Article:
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September 9, 2011 1:15 AM
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TORONTO REVIEW | How Werner Herzog's Trademarks Impact "Into the Abyss"

Michael James Perry in "Into the Abyss." Sundance Selects.

Werner Herzog never enters the frame during his latest eccentric nonfiction foray, "Into the Abyss," but the director's phantom presence is the star of the show. Herzog is heard on the other side of the camera; he's occasionally visible as a reflection in a glass divider when speaking with his incarcerated subjects. It's a conflict that haunts, and eventually holds down, this curious look at a young Texan man on death row and the fallout of the grisly murders he likely committed 10 years ago.

In recent years, there have been movies that happen to be directed by Herzog and there have been bonafide Herzog movies. Narrative ventures like "Rescue Dawn" and "Bad Lieutenant" possess Herzogian flourishes, but in "Grizzly Man" and "Encounters at the End of the World" (and even, to a lesser extent, "Cave of Forgotten Dreams"), Herzog's amusingly colorful voiceover ruminations provide the dreamlike logic behind everything onscreen. "Into the Abyss" was launched as part of a still-developing miniseries for Investigation Discovery; the movie announces itself as a study of prisoners on death row. In reality, its trajectory is the story of one death-row prisoner, along with an accomplice sentenced to life and the characters populating their world.

Herzog litters "Into the Abyss" with engaging subjects and ideas, but it meanders; the only constant is the palpably grim atmosphere. Subtitled "A Tale of Death, A Tale of Life," Herzog's follow-up to "Cave of Forgotten Dreams" contains a similar tendency to ask plenty of questions and seek fewer answers.

Using a chapter-based structure, Herzog assembles the details behind the 2001 murders of a 50-year-old woman and two teenagers in Huntsville, Texas. The acts were allegedly carried out by 19-year-olds Michael James Perry and Jason Burkett for the outrageous purpose of jacking a fancy car. Herzog alternates between interviews with Perry eight days before his execution and the comparatively levelheaded Burkett, whose own father remains behind bars at the prison across the street.

Herzog's not particularly interested in their guilt or innocence. Assembling a surreal and intermittently engaging collage about life's fragile nature, he chats with the victims' relatives as well as a death row priest and a former administrator of lethal injection. Dry humor and quirky observations abound: A local who survived a near-death encounter with one of the convicted felons recalls how he came to appreciate his life, but the filmmaker is more interested in the survivor's calluses as evidence of his honest working life. When Burkett's father screws up the timeline of his son's sentencing, getting the release wrong by 100 years, Herzog turns the blooper into a swift observation about the way prison life exists out of time.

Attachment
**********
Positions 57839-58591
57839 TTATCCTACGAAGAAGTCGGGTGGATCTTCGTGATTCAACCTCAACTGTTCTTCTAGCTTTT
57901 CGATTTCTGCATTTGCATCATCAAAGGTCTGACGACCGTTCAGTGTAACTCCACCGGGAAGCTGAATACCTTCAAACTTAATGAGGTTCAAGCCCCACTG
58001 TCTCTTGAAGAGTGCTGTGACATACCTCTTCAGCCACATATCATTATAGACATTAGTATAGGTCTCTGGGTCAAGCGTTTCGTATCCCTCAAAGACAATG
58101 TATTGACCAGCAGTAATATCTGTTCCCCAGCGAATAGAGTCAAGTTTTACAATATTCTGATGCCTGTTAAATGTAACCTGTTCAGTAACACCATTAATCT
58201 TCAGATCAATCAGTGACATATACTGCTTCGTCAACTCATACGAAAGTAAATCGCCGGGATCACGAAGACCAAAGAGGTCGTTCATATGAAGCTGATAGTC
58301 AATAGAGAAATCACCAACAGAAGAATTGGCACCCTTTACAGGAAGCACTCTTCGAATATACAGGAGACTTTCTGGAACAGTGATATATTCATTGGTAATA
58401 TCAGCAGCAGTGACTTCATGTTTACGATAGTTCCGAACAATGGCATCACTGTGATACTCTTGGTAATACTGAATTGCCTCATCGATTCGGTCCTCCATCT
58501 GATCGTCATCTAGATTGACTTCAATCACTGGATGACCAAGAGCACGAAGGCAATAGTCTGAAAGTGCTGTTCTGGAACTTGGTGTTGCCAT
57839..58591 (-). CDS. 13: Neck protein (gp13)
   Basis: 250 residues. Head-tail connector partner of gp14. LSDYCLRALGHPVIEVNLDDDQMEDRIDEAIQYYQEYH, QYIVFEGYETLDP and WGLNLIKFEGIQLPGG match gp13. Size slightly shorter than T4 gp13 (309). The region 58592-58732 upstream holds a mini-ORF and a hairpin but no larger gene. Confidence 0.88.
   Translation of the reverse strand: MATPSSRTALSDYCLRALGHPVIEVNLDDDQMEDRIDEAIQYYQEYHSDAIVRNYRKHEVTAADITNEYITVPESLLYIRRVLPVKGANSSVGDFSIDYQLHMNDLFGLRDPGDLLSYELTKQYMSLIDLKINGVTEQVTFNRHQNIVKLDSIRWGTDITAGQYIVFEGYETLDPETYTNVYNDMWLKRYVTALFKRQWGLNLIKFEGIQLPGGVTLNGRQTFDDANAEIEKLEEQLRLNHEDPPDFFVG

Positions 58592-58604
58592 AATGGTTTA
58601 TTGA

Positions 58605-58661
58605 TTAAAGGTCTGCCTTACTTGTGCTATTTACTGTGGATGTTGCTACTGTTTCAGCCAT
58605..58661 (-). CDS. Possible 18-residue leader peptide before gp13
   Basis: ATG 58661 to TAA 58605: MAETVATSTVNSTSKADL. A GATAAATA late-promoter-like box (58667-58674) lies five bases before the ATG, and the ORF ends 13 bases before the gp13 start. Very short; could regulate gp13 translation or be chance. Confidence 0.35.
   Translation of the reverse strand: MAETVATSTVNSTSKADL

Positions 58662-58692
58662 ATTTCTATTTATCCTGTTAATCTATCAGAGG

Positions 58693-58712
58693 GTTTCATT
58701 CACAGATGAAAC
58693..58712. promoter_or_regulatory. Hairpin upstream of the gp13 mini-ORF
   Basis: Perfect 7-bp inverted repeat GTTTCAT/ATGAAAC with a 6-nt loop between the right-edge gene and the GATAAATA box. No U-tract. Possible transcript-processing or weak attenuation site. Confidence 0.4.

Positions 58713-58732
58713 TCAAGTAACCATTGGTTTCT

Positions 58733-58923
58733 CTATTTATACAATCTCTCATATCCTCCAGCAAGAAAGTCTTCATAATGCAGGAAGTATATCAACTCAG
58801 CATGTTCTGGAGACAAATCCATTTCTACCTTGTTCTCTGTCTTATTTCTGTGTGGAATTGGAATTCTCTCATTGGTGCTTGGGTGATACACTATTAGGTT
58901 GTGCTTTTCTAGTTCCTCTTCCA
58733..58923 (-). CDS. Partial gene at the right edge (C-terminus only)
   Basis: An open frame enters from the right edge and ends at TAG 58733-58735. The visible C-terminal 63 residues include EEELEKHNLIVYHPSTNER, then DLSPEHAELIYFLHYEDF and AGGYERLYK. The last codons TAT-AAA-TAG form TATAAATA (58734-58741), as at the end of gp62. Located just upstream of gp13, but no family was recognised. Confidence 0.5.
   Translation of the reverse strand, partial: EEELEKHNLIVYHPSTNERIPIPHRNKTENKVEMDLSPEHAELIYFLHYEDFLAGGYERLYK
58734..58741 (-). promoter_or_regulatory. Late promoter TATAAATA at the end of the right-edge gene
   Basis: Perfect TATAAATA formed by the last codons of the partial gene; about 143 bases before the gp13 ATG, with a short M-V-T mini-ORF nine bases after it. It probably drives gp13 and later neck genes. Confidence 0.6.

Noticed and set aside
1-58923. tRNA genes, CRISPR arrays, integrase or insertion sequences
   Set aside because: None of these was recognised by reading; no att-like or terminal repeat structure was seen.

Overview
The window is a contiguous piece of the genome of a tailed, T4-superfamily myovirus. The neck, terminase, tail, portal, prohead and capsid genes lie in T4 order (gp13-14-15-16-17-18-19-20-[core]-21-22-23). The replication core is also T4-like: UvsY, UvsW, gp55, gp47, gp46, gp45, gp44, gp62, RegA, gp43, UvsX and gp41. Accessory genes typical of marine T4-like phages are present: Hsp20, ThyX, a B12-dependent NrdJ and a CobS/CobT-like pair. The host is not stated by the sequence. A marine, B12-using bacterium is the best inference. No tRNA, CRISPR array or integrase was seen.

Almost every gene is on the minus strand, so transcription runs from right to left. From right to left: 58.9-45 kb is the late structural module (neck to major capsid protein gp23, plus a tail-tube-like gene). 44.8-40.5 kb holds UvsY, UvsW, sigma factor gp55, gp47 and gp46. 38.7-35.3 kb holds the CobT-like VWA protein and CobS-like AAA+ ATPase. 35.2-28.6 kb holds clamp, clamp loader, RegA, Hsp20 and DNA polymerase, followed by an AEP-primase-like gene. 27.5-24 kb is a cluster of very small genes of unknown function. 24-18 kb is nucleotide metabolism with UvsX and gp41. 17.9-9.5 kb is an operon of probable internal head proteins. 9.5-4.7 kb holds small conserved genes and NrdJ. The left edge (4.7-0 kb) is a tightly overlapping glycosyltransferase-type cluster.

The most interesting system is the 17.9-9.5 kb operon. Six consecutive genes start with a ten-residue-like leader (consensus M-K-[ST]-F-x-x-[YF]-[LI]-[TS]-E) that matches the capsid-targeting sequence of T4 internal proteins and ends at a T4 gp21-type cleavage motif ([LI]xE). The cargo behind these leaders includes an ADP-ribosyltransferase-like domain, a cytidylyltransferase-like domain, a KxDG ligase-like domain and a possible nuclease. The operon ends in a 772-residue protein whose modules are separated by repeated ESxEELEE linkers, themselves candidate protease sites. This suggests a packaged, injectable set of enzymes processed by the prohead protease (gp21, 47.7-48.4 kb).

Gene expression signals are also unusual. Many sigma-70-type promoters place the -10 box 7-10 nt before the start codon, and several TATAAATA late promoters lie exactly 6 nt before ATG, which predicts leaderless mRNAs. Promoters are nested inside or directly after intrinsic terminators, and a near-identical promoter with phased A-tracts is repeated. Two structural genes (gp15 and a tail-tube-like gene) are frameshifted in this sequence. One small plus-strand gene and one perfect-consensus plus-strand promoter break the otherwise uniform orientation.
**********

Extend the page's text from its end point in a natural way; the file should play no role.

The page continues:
Cobbled together out of a few interviews in a relatively short period of time, "Into the Abyss" has the feeling of a rush job. Then again, the masterful "Grizzly Man" famously came together in under two weeks. The appeal of Herzog's documentaries has less to do with their technical refinement than the combined strength of his subjects and his ability to pontificate on their significance. "Into the Abyss" has a few moments when this alignment works out: The recollections of former capital punishment supervisor Fred Allen build to an unexpectedly lyrical finale, as does the testament of Burkett's wife, who tells a lavish story about spotting a rainbow that proved her lover's innocence.

Unfortunately, these moments occur at odd intervals, resulting in a jumble of anecdotes and half-formed ideas. Herzog actively avoids the best material at his disposal, openly expressing disinterest in investigating the crime, allowing the late Perry's expression of innocence to go unquestioned. Perry's written defense, which can be found with a simple google search, suggests a reason for contesting his fate beyond a simple moral standpoint. Herzog would rather listen to the 28-year-old talk about a boating trip in Florida. It's the rare case where that distinctive Bavarian accent and the playful philosopher in possession of it actually turns into an imposition.

criticWIRE grade: B-

HOW WILL IT PLAY? Already set for release by Sundance Selects, "Into the Abyss" is too bleak and controversial to do the outstanding business that "Cave of Forgotten Dreams" continues to perform, but Herzog's brand should propel it to solid numbers in limited release and especially on VOD.

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